She essentially asks, "Is Jesus really good in the awful of cancer, fire, heartbreak, and devastation? In the face of all that is broken, is God good?" And with numerous examples of her experience she answers, "I see through the lives of so many facing brokenness they never dreamed and learning again that maybe, just maybe, brokenness is not to be feared but humbly received. Maybe it is our culture that is wrong. No, not maybe. I know it is wrong."

Kara Tippetts fully takes on the idea that "everything happens for a reason" and shows how thinking that presents Christianity as a way to only see the good and only be joyful in the good is false. She found God present in the hardest of times and Jesus her source of grace and peace where no one would ever think such things could be found.

I found her insights want to experience what she speaks of and yet, if something like cancer is what it takes, do you? Kara Tippetts leaves us with the idea that it doesn't take cancer to experience peace and grace. We find ourselves up against struggles in many ways and her insights apply to all of it. 

My connection to Kara Tippetts's words come through my own mother, who received a clean bill of health from her year long fight with breast cancer the very month Kara Tippetts passed away. I remember the night before my mom went in for her first chemo. She expected to be nervous, upset, etc., especially after a tough session placing her port. Instead she found herself inexplicably at peace and remained so despite the hardness chemo brought to every minute of every day.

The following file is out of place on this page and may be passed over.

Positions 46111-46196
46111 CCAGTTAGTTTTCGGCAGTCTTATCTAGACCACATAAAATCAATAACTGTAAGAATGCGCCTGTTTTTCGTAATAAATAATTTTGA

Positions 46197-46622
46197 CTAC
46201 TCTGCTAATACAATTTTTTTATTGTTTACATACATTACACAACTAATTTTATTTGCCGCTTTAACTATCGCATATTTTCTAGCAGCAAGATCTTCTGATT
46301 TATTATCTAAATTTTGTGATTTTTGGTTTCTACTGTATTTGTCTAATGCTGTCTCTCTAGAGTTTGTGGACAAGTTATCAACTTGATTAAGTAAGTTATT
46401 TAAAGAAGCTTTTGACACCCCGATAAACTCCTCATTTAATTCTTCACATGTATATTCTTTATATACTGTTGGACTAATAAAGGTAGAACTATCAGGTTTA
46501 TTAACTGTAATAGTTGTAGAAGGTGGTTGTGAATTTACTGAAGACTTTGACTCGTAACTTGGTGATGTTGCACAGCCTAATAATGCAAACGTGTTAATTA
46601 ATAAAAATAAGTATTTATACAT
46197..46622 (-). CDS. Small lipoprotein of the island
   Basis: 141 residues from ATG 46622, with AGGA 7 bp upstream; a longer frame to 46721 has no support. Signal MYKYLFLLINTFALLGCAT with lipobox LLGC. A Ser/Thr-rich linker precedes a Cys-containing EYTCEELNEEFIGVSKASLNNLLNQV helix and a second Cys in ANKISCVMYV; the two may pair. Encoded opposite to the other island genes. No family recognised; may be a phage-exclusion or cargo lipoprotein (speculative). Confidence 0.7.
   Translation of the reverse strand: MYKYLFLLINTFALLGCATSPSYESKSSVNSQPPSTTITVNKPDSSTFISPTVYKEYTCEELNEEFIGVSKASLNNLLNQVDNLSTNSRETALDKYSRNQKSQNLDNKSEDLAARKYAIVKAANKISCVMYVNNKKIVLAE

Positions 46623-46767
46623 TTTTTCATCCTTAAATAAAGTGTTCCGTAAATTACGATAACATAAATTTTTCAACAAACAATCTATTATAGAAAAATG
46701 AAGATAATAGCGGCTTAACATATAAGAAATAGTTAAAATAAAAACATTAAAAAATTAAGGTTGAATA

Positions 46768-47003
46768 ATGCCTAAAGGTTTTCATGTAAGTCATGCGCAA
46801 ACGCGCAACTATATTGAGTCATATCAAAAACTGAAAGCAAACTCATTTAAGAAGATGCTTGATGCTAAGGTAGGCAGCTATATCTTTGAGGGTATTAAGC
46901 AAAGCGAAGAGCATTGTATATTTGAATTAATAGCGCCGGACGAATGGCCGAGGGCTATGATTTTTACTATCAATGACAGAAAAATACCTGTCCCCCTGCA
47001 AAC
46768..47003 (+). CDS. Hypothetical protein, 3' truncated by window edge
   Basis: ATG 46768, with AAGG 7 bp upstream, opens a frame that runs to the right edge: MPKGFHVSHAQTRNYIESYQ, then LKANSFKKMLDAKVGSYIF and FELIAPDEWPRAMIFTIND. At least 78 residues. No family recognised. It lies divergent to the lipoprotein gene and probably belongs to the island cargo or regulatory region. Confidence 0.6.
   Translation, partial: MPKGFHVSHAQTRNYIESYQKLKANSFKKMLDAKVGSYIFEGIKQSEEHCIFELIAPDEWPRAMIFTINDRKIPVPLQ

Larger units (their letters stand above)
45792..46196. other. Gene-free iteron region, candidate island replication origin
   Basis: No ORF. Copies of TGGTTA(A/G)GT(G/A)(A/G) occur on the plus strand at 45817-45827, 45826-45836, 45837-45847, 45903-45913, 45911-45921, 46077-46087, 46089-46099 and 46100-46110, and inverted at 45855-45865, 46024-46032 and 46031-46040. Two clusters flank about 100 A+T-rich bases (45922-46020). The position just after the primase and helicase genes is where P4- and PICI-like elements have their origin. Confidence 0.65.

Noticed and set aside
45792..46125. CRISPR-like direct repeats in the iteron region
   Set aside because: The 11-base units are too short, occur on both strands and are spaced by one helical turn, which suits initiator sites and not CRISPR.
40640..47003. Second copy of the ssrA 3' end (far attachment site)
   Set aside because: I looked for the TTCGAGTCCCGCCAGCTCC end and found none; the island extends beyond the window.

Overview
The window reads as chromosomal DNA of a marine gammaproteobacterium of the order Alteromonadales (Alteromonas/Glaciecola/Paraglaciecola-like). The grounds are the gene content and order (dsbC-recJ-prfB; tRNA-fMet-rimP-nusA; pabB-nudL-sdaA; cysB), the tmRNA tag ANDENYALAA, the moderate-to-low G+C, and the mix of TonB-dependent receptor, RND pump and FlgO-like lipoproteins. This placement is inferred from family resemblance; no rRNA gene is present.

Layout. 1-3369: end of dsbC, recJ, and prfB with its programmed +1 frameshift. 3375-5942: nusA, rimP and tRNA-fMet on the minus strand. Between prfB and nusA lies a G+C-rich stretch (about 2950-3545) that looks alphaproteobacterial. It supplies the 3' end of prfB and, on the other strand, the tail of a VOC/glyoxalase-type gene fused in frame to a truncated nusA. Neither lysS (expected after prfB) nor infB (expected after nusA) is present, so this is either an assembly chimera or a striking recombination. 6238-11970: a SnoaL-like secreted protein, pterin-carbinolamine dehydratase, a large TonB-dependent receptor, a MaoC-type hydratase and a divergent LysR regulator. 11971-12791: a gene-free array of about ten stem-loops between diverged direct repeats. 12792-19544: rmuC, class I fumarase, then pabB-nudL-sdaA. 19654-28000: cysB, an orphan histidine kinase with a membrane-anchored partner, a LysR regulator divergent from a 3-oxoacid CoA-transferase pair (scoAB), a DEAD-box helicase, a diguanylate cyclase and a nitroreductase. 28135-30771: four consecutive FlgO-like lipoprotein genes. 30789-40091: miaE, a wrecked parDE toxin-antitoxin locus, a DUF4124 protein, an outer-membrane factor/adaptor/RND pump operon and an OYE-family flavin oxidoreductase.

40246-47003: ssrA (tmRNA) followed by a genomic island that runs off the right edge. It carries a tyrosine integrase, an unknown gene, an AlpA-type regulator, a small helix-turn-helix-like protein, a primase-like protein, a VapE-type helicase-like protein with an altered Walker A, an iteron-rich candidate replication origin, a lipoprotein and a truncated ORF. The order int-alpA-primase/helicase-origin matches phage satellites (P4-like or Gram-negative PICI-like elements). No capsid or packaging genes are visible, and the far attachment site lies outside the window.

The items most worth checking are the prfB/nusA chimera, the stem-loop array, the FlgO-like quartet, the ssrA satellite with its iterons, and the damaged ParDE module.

Rest in peace Kara Tippetts. Thank you for sharing your wisdom of grace, peace, and dignity. If you are interested in more of Kara's journey, she blogged throughout at Mundane Faithfulness.

Sunday, May 24, 2015

Begin the Week with Words: My Classroom

The end of the school year is upon us! I have eight days left, only two regular days, a couple of days of finals, and some half days. So the room packing has begun, which made me realize, duh, my classroom is full of quotes I've never used here. So, here is a mini tour of some of my classroom quote decor.